With the increasing interest in STEM (science, technology, engineering and maths) curricula comes the need for evidence backing these programmes. One such science programme is The BSCS Inquiry Approach, a comprehensive secondary school science approach based on three key concepts: constructivism, coherence and cohesiveness. The materials are built around the 5E process (engage, explore, explain, elaborate and evaluate). Teaching focuses on evaluating pupils’ current understanding and using inquiry methods to move them to higher understandings. Each of the science disciplines (physical science, life science, earth science, and science and society) is composed of four chapters that repeat common themes, which advance over a three-year period. Designing and carrying out experiments in small groups is important in all topics. Teachers receive seven days of professional development each year, including a three-day summer institute and four one-day sessions, enabling sharing of experiences and introducing new content over time.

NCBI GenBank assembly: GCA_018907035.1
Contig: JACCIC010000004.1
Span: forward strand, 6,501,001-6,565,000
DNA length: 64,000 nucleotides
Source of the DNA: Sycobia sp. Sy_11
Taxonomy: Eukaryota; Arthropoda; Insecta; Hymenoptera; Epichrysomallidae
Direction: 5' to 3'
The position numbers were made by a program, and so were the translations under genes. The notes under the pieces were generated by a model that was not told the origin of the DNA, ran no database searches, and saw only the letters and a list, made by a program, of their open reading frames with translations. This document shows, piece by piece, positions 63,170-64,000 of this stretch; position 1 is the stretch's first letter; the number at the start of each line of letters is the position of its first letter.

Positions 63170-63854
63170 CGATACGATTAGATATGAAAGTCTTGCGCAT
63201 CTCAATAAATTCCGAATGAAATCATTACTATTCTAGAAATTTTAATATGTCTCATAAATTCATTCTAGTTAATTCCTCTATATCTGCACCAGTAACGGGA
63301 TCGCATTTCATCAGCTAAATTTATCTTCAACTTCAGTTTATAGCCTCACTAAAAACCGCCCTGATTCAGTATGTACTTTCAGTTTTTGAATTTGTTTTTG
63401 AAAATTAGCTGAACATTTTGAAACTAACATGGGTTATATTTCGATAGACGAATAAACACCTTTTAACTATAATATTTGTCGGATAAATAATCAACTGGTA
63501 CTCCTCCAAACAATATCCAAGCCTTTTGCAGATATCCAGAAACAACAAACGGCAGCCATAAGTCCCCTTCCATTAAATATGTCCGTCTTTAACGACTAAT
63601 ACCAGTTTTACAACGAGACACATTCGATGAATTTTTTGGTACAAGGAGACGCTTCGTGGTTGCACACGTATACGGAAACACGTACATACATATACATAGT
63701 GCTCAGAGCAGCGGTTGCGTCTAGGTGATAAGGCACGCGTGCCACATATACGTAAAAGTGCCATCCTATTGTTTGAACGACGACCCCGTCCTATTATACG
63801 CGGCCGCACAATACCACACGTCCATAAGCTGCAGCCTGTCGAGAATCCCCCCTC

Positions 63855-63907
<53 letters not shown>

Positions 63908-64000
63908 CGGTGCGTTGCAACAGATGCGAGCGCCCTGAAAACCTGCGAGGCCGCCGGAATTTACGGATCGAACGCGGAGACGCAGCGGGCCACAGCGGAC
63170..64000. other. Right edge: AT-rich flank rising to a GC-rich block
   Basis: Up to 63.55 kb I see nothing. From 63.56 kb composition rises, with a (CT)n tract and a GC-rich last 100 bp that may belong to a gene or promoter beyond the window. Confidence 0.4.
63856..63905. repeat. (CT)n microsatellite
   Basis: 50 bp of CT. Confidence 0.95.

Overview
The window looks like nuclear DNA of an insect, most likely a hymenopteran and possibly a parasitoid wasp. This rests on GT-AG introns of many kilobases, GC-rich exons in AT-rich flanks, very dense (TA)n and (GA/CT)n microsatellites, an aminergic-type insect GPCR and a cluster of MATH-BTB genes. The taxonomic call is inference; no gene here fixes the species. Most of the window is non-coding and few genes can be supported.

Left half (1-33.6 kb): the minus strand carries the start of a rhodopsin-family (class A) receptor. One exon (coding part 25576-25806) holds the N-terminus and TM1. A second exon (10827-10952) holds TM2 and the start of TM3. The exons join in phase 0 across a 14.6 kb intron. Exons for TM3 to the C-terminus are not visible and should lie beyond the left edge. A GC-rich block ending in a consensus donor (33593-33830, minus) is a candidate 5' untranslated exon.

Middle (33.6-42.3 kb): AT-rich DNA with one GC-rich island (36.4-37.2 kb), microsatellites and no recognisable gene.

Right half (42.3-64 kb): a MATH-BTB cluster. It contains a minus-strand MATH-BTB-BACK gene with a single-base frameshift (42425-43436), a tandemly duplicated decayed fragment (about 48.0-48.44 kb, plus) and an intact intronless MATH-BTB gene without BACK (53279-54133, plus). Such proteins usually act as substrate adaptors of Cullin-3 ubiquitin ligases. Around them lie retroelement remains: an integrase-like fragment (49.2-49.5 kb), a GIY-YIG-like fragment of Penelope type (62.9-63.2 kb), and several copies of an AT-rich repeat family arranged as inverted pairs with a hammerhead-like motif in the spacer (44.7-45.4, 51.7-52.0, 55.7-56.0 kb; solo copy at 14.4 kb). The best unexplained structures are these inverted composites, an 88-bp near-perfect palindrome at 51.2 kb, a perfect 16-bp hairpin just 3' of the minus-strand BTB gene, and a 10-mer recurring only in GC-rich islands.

To determine the effects of The BSCS Inquiry Approach on pupil achievement, BSCS conducted a two-year cluster-randomised study of the intervention that compared pupils in grades 10–11 (Years 11–12) in nine experimental (n=1,509 pupils) and nine control secondary schools (n=1,543 pupils) in Washington State in the US. A total of 45% of pupils qualified for free or reduced-price lunches. At the end of two years, the BSCS pupils scored higher than controls (effect size=+0.09, p<.05) on the Washington State Science Assessments.
Source: An efficacy trial of research-based curriculum materials with curriculum-based professional development, Biological Sciences Curriculum Study, BSCS